Android users have something to feel smug about this week as Pocket for Android updated with an exclusive feature: text-to-speech. iOS users can’t even hope for this feature as iOS SDK doesn’t support any text-to-speech API. While iOS devices are fully capable of handling text-to-speech as seen with Siri, there’s no way for app developers to tap into her text-to-speech framework.
The text-to-speech feature within Pocket is called ‘Listen‘ and can be enabled in any article you save in Pocket. Listen is great for people who save long, text heavy articles with Pocket but cannot read them at the moment.
It’s nice to see Pocket stepping up with new features to further differentiate itself from competitors like Instapaper and Apple’s ‘Reading List’ feature in Safari. So how does Listen work? Let me show you.
If you’ve just updated Pocket for Android, you’ll be greeted with a message that will take you to a changelog for version 4.2. There’s a healthy amount of fixes and interface updates but the highlighted feature is Listen.
From the main page, choose an article you’d like to be read to you. From there, hit the menu button (the button with three dots) and you’ll see a new option for ‘Listen (TTS),’ which will bring up an audio player.
The audio player doesn’t take up the whole screen but does gray out the article so you won’t be able to read along with the audio, which is a bummer. There are buttons for previous, play/pause, and fast forward. The previous and fast forward buttons allow users to skip paragraphs. There’s currently no way to start from a middle of a paragraph.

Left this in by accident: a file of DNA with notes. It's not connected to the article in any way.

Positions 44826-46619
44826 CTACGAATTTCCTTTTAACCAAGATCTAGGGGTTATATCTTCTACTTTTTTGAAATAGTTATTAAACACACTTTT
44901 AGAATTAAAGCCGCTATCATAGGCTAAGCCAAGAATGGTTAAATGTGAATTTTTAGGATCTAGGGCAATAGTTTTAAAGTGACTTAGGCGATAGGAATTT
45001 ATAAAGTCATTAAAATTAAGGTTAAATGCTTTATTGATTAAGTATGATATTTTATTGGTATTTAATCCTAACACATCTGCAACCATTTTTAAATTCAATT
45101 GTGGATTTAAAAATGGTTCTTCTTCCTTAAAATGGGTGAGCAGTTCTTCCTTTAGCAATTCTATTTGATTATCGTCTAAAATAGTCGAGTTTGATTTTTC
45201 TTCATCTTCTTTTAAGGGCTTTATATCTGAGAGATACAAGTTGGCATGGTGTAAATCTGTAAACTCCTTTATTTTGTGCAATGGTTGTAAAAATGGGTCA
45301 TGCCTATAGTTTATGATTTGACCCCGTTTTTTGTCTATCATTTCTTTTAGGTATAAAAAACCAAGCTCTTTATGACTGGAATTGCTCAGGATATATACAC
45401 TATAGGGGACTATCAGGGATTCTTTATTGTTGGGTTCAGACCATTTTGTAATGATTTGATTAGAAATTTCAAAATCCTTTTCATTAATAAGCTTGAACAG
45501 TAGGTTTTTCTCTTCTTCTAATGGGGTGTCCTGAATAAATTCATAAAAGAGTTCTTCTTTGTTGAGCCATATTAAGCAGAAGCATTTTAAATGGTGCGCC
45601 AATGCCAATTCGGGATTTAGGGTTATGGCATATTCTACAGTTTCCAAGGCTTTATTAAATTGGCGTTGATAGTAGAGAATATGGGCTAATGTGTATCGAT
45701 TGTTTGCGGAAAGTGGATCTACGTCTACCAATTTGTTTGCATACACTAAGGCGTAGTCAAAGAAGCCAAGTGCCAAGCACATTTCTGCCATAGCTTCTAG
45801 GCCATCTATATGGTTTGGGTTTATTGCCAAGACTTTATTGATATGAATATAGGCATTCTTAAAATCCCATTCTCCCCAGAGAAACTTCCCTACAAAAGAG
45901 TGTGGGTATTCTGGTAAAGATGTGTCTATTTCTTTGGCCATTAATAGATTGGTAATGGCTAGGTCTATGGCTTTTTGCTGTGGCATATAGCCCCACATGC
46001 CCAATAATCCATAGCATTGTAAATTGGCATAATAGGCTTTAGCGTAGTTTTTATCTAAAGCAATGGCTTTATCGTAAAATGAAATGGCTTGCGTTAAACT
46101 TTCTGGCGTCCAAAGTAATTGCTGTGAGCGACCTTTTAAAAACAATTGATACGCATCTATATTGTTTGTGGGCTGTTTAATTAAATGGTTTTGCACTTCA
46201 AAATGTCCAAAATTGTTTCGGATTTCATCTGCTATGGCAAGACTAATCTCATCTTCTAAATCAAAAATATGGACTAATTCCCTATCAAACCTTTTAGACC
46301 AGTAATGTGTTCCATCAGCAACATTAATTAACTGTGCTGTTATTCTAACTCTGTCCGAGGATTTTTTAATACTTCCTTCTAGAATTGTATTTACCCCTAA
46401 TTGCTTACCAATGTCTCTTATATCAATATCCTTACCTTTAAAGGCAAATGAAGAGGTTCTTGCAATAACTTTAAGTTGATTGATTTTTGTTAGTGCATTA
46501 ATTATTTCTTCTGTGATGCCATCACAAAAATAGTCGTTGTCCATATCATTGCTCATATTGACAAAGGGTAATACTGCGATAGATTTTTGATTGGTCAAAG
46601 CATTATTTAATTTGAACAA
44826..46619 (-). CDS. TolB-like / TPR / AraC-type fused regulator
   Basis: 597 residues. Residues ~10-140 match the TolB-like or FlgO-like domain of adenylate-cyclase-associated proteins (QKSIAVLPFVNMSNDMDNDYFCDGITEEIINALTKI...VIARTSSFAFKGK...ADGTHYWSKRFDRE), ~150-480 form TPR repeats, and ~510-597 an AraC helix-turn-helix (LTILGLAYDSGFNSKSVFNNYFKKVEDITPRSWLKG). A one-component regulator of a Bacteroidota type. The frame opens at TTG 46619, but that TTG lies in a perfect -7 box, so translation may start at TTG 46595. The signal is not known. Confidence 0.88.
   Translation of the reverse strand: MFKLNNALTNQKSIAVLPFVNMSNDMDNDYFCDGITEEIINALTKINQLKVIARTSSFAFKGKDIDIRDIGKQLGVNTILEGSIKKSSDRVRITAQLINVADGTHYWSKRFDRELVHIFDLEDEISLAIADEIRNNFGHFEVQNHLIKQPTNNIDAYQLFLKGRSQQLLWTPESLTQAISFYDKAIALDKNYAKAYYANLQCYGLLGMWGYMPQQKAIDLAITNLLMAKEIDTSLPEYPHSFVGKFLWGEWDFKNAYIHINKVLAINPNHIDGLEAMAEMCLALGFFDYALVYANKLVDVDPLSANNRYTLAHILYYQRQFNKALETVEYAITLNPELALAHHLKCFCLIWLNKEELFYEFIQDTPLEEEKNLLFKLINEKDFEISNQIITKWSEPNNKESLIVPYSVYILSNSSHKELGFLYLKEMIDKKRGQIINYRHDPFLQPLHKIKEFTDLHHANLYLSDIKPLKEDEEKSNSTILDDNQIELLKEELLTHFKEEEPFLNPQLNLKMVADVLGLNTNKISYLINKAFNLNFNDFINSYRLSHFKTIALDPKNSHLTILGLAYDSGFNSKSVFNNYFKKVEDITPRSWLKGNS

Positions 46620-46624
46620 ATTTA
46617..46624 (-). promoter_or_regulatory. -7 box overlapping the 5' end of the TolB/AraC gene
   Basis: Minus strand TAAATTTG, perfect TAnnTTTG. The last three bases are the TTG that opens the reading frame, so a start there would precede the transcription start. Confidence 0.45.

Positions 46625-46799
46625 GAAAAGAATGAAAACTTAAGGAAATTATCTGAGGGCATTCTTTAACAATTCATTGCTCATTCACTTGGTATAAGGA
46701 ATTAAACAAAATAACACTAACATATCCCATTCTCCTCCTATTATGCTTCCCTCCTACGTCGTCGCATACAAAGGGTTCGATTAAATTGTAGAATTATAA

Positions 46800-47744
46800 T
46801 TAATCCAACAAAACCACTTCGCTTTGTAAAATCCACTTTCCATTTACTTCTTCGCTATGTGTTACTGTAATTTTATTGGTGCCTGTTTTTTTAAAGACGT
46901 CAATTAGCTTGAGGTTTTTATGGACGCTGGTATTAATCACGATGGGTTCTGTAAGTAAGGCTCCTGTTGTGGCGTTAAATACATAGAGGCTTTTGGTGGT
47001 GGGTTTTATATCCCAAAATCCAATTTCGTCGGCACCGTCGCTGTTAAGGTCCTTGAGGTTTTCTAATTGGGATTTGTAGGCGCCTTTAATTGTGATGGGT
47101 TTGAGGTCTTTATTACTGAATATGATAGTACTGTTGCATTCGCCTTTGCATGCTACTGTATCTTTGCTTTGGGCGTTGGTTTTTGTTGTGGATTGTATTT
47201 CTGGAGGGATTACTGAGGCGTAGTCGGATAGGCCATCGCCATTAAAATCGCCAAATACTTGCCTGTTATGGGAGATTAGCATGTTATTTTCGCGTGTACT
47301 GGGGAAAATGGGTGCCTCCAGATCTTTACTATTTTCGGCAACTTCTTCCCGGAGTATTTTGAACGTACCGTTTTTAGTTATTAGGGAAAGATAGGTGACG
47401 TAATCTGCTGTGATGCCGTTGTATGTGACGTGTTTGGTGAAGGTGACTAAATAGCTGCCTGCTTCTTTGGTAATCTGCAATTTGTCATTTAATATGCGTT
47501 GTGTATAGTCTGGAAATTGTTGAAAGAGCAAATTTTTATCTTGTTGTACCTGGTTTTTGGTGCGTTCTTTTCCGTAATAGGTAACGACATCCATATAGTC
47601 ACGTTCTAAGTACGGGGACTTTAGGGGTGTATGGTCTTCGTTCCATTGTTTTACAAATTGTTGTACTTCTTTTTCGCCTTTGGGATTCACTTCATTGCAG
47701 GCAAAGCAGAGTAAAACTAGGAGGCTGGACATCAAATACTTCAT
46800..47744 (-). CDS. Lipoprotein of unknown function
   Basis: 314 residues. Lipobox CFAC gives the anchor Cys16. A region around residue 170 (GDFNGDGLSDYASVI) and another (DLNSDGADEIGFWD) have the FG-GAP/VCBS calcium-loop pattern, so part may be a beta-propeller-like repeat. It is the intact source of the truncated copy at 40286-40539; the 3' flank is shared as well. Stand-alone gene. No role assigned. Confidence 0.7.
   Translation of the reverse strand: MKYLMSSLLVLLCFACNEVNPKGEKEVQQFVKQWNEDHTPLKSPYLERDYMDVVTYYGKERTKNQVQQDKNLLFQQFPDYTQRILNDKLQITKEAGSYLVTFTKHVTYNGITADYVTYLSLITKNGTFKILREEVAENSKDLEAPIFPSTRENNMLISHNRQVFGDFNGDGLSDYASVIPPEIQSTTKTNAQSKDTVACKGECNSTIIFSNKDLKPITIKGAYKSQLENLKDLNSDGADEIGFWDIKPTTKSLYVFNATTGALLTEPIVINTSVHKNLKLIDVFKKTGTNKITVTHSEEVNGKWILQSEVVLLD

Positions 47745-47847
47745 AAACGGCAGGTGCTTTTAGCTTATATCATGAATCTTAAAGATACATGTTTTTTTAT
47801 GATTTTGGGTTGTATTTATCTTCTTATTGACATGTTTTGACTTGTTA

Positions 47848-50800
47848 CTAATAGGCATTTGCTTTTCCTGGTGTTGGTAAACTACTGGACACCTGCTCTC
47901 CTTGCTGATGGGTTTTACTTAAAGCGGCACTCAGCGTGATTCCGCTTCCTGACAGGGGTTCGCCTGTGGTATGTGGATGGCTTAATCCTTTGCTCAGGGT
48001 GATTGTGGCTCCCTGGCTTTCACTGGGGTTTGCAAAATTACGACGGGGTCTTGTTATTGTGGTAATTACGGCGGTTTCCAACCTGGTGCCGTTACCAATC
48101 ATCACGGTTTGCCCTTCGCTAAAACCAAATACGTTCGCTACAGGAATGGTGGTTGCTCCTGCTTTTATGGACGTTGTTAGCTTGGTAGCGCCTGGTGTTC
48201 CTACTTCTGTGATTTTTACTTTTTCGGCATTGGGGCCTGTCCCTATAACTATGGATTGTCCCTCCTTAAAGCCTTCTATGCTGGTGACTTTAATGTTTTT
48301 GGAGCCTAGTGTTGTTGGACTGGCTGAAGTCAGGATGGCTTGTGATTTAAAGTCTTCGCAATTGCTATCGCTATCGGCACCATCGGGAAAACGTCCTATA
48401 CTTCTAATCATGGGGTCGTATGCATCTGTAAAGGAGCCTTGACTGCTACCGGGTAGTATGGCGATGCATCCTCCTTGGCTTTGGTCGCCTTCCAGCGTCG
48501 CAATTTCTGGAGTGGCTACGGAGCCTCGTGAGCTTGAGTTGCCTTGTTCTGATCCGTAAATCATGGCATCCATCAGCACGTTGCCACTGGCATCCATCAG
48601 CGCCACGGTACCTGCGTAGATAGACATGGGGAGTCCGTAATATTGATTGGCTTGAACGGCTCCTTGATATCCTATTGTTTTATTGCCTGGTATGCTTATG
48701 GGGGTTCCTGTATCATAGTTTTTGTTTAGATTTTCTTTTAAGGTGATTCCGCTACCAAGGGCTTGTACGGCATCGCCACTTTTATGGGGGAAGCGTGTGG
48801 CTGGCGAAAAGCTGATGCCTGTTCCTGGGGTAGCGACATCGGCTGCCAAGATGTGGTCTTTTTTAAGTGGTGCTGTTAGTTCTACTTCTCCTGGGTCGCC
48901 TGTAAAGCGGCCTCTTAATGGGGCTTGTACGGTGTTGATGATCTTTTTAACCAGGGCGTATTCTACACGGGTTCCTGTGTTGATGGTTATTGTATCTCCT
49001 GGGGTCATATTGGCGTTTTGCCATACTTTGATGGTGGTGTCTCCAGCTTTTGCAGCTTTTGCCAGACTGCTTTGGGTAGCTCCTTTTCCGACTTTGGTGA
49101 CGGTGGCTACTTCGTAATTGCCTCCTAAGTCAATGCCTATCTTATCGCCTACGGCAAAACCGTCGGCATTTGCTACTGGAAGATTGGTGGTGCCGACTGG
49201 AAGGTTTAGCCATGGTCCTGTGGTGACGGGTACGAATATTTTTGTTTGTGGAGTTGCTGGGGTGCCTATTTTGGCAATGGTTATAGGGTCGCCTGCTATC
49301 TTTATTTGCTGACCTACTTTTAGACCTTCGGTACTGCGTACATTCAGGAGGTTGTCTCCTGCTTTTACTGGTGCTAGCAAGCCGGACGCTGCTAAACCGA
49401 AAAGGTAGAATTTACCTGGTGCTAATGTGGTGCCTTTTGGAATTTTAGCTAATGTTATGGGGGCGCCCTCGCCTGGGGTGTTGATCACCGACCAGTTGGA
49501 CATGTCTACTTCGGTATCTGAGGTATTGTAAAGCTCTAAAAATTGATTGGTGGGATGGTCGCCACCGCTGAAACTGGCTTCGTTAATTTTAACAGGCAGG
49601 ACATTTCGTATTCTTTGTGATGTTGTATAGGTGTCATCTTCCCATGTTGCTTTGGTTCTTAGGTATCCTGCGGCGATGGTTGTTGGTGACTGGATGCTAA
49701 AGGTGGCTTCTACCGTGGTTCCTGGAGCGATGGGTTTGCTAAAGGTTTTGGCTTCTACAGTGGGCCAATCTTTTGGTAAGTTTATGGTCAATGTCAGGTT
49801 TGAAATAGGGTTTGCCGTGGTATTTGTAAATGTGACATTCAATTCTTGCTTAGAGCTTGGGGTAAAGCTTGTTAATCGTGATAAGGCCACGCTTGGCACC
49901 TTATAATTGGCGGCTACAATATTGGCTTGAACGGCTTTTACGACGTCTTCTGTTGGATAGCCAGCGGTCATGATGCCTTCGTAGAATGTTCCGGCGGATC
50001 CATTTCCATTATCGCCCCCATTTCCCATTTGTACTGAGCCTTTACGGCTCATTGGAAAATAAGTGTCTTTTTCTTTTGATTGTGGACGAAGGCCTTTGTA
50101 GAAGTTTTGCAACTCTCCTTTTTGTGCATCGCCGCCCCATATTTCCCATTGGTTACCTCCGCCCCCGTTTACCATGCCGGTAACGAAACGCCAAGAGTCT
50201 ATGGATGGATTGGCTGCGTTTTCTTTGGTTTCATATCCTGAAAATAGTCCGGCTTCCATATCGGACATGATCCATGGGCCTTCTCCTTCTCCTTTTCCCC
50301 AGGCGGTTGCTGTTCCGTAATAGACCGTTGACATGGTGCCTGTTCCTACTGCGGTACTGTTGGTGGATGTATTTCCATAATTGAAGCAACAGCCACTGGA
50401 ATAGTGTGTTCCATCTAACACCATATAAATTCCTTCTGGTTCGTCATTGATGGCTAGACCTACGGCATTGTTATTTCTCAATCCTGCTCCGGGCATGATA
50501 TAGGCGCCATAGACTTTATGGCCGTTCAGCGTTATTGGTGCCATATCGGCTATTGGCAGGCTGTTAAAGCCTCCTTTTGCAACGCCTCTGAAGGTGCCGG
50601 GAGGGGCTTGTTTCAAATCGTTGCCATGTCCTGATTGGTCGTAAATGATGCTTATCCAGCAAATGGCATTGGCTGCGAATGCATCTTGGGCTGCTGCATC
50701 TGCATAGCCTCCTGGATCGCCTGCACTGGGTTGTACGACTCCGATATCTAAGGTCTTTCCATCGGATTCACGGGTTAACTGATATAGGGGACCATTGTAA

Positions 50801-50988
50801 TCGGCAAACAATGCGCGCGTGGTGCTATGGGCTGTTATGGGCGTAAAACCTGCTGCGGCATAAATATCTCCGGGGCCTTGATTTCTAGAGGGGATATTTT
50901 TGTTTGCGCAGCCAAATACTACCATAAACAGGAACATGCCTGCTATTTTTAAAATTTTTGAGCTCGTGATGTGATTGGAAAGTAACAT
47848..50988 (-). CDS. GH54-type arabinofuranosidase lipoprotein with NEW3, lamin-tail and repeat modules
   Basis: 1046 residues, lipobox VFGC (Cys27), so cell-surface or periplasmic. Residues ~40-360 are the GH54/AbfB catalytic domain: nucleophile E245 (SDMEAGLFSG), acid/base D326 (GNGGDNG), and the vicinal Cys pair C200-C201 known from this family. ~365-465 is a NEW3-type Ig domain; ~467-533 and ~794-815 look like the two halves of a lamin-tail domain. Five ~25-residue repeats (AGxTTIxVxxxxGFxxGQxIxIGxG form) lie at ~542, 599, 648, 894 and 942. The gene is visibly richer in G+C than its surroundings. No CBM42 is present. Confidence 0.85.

There are also options to change the speed of the narration as well as changing the voice and language. Listen is smart and will detect the language the article is written in and will offer a choice of voices for that language. For English, I was given a choice between British and American English.
Text-to-speech worked fairly well but it’s not perfect. The voices still sound pretty robotic and will trip up on pronunciation of some basic words. There are also plenty of awkward pauses or lack there of, making it hard to comprehend some sentences without mentally repeating them.
I hope the Pocket team will build a text-to-speech player that can be minimized and that can highlight the current word that’s synced with the narration. Still, Listen is a very usable feature and definitely beneficial for those who are hard of sight or wish to have text heavy articles read to them rather than reading it themselves.